The peculiar growth of greeniums

Posted 12 August 2022

The global push towards sustainability has expanded the investment universe to include a wide range of environmental, social and governance (ESG) linked vehicles. An increasingly important and growing asset class within this trend has been the issuance of green bonds, which operate in a similar way to traditional bonds that also provide the additional benefit of contributing to environmentally positive outcomes.

The case for sustainable investing is compelling, which can often be supported by government-backed incentives and regulation, so its unsurprising that investor allocations to green bonds have grown significantly to gain ESG exposure within their fixed income allocations.

However, this demand has led to a curious dislocation, whereby green bonds have, in some cases, been trading at a premium over their vanilla (non-ESG) counterparts whereby the investment yield is lower. This phenomenon has become known as a ‘greenium’.

A greenium is defined as the spread between the interest rates of a green bond and a vanilla bond from the same issuer. Or, in other words, the amount of return investors are willing to forego to gain exposure to a green asset.

The rationale behind this might be that investors have recognised the direction of travel, that the ESG investment universe is likely to keep expanding, often supported by government initiatives that also look to improve the sustainability of businesses in the future. Conversely, investments that are unable or less equipped to meet the evolving ESG criteria are increasingly being frozen out by investors for fear of contagion risk sweeping across low-ESG assets.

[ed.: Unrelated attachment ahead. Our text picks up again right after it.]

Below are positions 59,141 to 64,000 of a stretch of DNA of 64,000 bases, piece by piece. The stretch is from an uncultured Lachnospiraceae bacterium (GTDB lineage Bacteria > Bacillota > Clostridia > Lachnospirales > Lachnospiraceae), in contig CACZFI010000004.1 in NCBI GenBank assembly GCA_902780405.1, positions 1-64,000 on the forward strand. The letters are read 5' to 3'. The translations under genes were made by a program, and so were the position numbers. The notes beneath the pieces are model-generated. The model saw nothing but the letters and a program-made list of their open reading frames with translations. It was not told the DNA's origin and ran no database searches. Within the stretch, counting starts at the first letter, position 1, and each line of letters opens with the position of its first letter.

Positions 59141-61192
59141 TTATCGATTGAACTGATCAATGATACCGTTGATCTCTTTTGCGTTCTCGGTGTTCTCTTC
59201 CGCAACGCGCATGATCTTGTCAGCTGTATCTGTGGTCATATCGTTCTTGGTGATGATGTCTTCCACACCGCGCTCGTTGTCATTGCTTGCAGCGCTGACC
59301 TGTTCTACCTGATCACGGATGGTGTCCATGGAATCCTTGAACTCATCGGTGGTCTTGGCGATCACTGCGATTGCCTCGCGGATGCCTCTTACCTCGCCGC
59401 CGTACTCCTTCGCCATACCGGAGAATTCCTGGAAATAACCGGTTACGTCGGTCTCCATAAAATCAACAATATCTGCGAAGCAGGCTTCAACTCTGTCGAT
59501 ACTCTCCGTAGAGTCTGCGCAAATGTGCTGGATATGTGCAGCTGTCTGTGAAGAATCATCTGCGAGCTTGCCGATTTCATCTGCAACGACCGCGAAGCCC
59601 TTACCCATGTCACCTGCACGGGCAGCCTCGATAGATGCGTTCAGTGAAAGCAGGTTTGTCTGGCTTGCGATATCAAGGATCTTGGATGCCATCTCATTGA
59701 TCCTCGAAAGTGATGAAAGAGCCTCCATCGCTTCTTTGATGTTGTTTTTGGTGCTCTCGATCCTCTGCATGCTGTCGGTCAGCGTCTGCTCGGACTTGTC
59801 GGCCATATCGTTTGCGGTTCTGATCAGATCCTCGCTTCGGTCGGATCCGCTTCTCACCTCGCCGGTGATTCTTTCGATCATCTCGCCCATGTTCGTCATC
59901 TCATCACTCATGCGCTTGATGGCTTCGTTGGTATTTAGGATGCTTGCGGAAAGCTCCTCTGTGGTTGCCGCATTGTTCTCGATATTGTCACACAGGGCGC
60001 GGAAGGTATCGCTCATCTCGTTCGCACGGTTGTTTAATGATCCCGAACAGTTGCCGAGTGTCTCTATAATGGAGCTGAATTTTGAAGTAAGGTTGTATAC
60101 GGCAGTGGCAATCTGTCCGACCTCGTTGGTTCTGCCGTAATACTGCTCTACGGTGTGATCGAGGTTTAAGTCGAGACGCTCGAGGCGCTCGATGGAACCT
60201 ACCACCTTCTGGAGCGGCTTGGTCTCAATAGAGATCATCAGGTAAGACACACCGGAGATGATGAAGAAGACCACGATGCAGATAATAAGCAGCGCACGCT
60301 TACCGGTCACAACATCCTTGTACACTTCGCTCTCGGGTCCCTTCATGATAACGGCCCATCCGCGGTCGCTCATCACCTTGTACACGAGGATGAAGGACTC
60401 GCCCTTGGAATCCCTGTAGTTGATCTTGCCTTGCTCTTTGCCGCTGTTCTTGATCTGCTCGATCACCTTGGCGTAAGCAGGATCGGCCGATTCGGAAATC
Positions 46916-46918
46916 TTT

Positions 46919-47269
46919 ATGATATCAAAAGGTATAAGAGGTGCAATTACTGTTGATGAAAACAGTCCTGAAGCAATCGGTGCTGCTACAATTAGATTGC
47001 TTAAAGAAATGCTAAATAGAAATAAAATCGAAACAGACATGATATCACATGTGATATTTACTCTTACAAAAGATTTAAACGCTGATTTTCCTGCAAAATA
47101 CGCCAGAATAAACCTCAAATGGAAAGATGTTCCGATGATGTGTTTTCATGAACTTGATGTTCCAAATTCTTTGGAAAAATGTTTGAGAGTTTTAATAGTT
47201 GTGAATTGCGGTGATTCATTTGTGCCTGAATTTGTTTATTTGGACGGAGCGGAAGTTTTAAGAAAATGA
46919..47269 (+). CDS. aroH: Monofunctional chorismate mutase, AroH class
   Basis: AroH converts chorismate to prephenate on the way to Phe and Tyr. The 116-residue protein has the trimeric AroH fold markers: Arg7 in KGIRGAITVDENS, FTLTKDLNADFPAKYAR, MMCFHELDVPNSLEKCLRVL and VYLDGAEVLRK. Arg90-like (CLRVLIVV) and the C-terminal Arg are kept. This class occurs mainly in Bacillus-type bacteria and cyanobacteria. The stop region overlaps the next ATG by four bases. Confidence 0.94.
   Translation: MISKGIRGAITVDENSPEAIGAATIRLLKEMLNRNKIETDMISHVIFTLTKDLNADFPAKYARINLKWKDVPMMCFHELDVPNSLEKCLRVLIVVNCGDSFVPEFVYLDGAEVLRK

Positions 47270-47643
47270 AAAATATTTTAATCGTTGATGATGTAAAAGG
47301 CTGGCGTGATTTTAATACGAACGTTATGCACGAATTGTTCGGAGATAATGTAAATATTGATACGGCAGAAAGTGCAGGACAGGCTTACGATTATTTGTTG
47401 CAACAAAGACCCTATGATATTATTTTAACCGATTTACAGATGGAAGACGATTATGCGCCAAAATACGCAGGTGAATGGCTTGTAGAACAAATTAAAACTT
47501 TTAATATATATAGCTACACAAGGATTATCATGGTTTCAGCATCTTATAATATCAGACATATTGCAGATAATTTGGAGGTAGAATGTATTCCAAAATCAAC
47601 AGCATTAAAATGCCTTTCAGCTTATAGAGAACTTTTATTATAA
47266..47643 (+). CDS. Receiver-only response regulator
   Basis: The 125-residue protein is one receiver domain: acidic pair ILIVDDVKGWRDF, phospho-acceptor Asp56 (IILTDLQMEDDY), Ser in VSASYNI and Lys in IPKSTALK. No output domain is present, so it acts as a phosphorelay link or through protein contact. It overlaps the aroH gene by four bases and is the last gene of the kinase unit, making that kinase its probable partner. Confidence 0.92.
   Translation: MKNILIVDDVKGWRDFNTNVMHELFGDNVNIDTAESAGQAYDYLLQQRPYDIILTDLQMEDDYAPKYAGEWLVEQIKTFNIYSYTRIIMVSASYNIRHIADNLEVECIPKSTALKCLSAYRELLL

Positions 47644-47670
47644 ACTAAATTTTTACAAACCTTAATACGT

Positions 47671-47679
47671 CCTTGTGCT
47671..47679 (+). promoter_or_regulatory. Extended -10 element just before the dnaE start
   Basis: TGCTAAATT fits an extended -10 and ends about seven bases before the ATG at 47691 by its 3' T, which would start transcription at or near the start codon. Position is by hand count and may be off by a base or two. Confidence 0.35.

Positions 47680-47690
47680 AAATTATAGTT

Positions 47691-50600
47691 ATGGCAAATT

Issuers of green bonds have gone further than their peers with regard to setting science-based targets (SBTs) on topics such as the transition to net zero and enlisting external verifications on their progress. These initiatives have been greeted, pardon the pun, warmly by investors.

But what does the greenium mean for investment managers?

Firstly, it reinforces the need to hold issuers to account on matters such as setting SBTs and providing clear and quantifiable evidence. It also places additional value on external third-party verifications and the use of process (UoP) clauses.

From an investment perspective, we acknowledge that by taking an active approach to issuance selection we will be better placed to avoid the more expensive issues. In turn, it helps us to identify where a greenium may become priced in after purchase.

We recognise the notion of paying a greenium may sound counterintuitive to some, as the theory behind ESG investing is that sustainable practices can improve long-term returns. But, if improving sustainability reduces risk, it is logical that the yields on these lower-risk instruments are lower.

Companies are under increasing pressure and scrutiny from both local and international regulators to improve their sustainability practices and reporting. If conformity to these higher standards leads to lower funding costs, it would likely encourage businesses to transition their models towards more sustainable practices and futureproof them against forthcoming regulations.  

We do however need to remain cognisant of the supply and demand relationship. Green bonds carry the same credit risk as their vanilla equivalents, and consider whether the targets or transparency of the issue warrants paying a greenium. It’s also worth noting that bonds unable to meet the issuer’s ESG targets run the risk of being called or could lead to the issuer facing higher penalties for missing specific targets leading to higher yields. As an investor there needs to be a focus on the ability for businesses to actually attain their stated goals with the potential penalties punishing enough to ensure the businesses follow through with their intentions.

The difference between investment grade and high-yield green bonds is also at the forefront of our minds, particularly as the latter tend to be more emissions sensitive. Green investment in the high yield space could potentially be more impactful, so investors may be willing to accept a higher greenium despite the increased credit risk.

Overall, despite the relative novelty of the term, the fundamentals of fixed-income investing remain. Issuer credit quality analysis remains just as important despite the added emphasis on sustainability goals.

Anthony Graham  

Fund Research Analyst

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